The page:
While Ku Klux Klan has openly supported Donald Trump in the presidential election, its units in America have more than doubled in one year, increasing from 72 in 2014 to 190 in 2015. This has been revealed in a recent study conducted by Southern Poverty Law Center (SPLC) which tracks extremist activities in the USA.
In an earlier study commissioned by the US Department of Justice and conducted in 2014, the Triangle Centre on Terrorism and Homeland Security (TCTHS) had found that right-wing anti-government violent extremism in America was a bigger threat than Islamic terrorism.
“Law enforcement agencies in the United States consider anti-government violent extremists, not radicalized Muslims, to be the most severe threat of political violence that they face,” the TCTHS reported, based on its survey of 382 security agencies.
The disturbing rise of racist organizations in the USA, many of which are armed militias, is little known. Also mostly unknown is that on the opposite side of the spectrum, black separatist hate groups, too, have grown from 113 chapters in 2014 to 180 in 2015. Currently there are at least 276 militia groups in the U.S. – a 37 percent jump from 2014 – the SPLC has found.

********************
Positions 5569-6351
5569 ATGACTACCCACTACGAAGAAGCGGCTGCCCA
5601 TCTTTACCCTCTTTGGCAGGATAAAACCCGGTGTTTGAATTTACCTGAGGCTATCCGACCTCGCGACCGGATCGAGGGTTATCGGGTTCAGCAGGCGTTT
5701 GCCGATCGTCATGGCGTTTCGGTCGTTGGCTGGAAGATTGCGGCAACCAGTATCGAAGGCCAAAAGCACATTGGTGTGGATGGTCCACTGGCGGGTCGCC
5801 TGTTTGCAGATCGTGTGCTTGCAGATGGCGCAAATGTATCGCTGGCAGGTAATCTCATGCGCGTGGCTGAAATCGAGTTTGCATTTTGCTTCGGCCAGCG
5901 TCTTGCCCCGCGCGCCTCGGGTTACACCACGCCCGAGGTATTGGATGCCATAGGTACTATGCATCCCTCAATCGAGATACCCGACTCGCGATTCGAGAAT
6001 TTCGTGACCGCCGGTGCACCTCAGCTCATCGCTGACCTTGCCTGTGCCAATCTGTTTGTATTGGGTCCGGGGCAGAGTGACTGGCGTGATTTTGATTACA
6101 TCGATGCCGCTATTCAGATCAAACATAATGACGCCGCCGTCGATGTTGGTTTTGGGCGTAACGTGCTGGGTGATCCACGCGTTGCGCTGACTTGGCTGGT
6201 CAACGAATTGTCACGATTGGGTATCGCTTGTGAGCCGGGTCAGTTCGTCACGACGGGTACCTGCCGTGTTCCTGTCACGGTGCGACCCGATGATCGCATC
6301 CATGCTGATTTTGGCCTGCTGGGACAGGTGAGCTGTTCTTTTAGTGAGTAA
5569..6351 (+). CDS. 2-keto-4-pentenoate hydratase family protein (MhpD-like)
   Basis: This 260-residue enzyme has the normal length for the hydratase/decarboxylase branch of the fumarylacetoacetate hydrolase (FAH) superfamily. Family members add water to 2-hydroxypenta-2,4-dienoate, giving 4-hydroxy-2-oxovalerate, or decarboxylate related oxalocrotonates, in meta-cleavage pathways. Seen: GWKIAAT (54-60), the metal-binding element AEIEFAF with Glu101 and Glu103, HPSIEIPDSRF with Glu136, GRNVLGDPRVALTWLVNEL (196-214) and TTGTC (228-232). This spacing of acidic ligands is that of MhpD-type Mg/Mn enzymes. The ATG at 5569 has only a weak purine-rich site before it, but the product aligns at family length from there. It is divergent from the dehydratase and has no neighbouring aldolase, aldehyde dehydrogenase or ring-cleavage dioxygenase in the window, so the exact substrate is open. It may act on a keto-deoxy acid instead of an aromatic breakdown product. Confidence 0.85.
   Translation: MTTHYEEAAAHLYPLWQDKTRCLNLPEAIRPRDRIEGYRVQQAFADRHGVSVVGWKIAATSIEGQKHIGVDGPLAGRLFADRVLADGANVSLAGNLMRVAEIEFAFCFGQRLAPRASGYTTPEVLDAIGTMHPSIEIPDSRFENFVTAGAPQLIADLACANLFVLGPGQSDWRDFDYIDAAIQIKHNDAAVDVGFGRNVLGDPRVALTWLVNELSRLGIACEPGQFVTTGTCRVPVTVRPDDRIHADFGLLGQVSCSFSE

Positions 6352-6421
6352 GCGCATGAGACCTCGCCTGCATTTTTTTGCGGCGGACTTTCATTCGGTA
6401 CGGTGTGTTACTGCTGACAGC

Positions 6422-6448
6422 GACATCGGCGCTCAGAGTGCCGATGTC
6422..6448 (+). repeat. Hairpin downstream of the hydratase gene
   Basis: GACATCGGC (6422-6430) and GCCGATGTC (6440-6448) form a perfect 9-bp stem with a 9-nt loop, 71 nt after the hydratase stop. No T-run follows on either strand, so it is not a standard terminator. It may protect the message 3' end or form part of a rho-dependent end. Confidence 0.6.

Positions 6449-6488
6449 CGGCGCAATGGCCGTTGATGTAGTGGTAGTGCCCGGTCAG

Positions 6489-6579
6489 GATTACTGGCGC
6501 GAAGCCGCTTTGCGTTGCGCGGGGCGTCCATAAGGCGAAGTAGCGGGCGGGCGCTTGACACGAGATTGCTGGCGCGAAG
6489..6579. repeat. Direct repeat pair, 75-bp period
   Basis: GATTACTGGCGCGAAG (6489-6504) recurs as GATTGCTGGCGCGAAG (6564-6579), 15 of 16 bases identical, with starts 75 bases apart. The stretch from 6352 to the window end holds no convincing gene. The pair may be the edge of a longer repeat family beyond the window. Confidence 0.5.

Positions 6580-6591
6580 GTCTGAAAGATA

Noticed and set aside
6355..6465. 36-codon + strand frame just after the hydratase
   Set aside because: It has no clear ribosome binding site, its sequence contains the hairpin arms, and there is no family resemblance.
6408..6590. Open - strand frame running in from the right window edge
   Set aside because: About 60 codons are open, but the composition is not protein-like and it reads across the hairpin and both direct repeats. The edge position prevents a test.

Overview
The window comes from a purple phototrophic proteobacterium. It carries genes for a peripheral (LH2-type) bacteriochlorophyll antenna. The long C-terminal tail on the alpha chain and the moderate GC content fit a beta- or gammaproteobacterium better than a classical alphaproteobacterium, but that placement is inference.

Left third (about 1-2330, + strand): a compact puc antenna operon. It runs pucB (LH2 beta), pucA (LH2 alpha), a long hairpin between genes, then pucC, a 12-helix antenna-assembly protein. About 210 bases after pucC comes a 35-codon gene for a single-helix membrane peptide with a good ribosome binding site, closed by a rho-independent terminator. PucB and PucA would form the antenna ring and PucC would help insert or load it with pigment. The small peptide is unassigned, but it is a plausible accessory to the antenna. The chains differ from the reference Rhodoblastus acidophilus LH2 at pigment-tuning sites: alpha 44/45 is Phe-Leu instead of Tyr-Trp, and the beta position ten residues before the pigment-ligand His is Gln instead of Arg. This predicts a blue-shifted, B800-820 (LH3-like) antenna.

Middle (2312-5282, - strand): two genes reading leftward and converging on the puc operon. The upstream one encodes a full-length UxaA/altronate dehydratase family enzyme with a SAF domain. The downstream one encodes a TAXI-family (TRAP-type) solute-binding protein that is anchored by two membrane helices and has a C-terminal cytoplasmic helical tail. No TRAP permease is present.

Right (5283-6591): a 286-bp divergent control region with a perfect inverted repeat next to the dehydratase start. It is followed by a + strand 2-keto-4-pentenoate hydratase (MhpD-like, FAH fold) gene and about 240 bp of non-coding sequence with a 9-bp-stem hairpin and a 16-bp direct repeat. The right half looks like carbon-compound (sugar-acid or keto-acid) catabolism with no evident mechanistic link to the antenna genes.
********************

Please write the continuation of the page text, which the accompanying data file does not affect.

Arie Perliger, director of terrorism studies at the Combating Terrorism Center at West Point, has observed that the three ideologies within the violent American far-right are racist, anti-federalist and fundamentalist. Each has subgroups.
The racists include white supremacy groups such as the KKK, neo-Nazis and skinheads, which can differ in subtle ways. The anti-federalists include militias, self-defined “patriot” groups and what are known as ‘sovereign citizens,’ who hold that they are legally bound only by their personal interpretation of common law and are otherwise not subject to federal, state or local laws.
The fundamentalists are primarily Christian identity groups that believe the biblical war of good vs. evil is between descendants of Anglo-Saxon nations and all other ethnic groups.
According to data compiled by Charles Kurzman, one of the authors of the TCTHS report, an average of nine Muslim-Americans per year have been involved in an average of six terrorism-related plots in USA which resulted in 50 deaths, or an average of four fatalities per year.
In contrast, there were 337 incidents of right-wing violence each year in the decade after 9/11, causing a total of 254 deaths, according to a study by Professor Arie Perliger at the U.S. Military Academy’s Combating Terrorism Center. The toll has increased since the study was released in 2012.